The non-profit Libra Association include major firms such as PayPal, Visa, Stripe, Mastercard, eBay, and Uber. 

“Unlike other cryptocurrencies, which are not controlled by a central authority, Libra will not be decentralised, but will be entrusted to a Swiss-based association of major technology and financial services companies. Besides Facebook, backers of Libra include the payment companies Visa, MasterCard and PayPal, and the ride-hailing apps Lyft and Uber.” reported The Guardian.

Authorities also fear possible abuses of the Libra cryptocurrency, including money laundering, and how Facebook would prevent them.

Pierluigi Paganini

(SecurityAffairs – Facebook, cryptocurrency)

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Raytheon’s cloud-based test bed takes risk out of innovation

Risk, compliance and security are primary concerns for companies operating in the defense industry. But increased focus on these issues can complicate an organization’s agility when adopting or adapting to new technology. This is what Raytheon was up against when it embarked on an IT initiative to develop a secure, cloud-based virtual innovation environment to test and explore new technology.

New technology that hasn’t been screened or tested for potential security threats or vulnerabilities can pose a major risk to organization that prioritizes security. In developing its innovation environment, Raytheon needed to create a solution that both supports the “rigorous and time-consuming processes” of testing for potential security threats and “expedites the risk reviews while still achieving speed, agility and compliance,” says Pierre Brennecke, manager of digital channels and events at the defense contractor.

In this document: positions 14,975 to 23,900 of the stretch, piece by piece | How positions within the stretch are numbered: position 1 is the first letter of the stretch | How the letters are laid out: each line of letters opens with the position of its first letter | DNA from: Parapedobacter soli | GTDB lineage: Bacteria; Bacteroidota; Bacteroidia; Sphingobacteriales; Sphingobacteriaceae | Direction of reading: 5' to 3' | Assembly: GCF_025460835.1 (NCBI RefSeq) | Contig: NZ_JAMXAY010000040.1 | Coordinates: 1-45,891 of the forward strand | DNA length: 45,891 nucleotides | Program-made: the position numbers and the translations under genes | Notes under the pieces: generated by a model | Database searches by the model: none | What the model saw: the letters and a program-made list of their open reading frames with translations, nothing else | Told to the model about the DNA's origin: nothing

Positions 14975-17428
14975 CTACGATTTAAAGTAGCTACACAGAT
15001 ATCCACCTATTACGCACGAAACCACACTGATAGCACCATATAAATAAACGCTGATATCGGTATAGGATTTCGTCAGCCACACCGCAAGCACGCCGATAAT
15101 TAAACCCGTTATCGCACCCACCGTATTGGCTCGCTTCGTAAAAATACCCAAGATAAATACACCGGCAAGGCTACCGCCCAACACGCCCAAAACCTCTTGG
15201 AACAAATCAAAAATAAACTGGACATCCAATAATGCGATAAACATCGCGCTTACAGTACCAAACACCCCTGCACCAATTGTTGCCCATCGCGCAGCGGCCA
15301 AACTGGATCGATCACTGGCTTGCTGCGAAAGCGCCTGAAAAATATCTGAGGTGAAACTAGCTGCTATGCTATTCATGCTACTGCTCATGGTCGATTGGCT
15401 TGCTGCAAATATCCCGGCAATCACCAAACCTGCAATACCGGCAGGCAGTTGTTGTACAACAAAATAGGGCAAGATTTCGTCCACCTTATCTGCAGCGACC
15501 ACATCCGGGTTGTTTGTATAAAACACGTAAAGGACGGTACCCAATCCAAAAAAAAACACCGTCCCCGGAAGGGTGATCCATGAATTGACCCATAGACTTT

To read this article in full, please click here

(Insider Story)

US Slaps Sanctions on Three North Korean Cyber Groups

US Slaps Sanctions on Three North Korean Cyber Groups

The US Treasury has finally announced sanctions on three notorious North Korean state hacking groups, which it accused of attacks designed to generate money for the country’s illegal weapons program.

The Office of Foreign Assets Control (OFAC) said on Friday that the sanctions would apply to Lazarus Group, Bluenoroff and Andariel. It effectively demanded that global banks block any transactions related to the groups.

All three entities have been pegged as under the control of the Reconnaissance General Bureau (RGB), Pyongyang’s primary intelligence agency.

Lazarus Group is the largest and best known, having been blamed for the destructive malware attack on Sony Pictures Entertainment and WannaCry. Along with Bluenoroff hackers it is also said to have launched the daring $80m cyber-heist on Bangladesh Bank.

While Lazarus Group targets range far and wide — including government, military, financial, manufacturing, publishing, media, entertainment, international shipping and critical infrastructure — Bluenoroff was apparently set up explicitly with the aim of making money to overcome global sanctions on North Korea.

Andariel, meanwhile, is apparently focused on hacking ATMs, stealing customer information to sell on the dark web, and stealing from online gambling sites, as well as hacking South Korean military systems to gather intelligence.

The groups’ efforts also focused on cryptocurrency exchanges in a bid to generate more funds for Pyongyang’s missile and nuclear weapons programs, the Treasury claimed.

This chimes with allegations from the UN, denied by North Korea, that the hermit nation had amassed a trove of $2bn from “at least 35 reported instances of DPRK actors attacking financial institutions, cryptocurrency exchanges and mining activity” across 17 countries.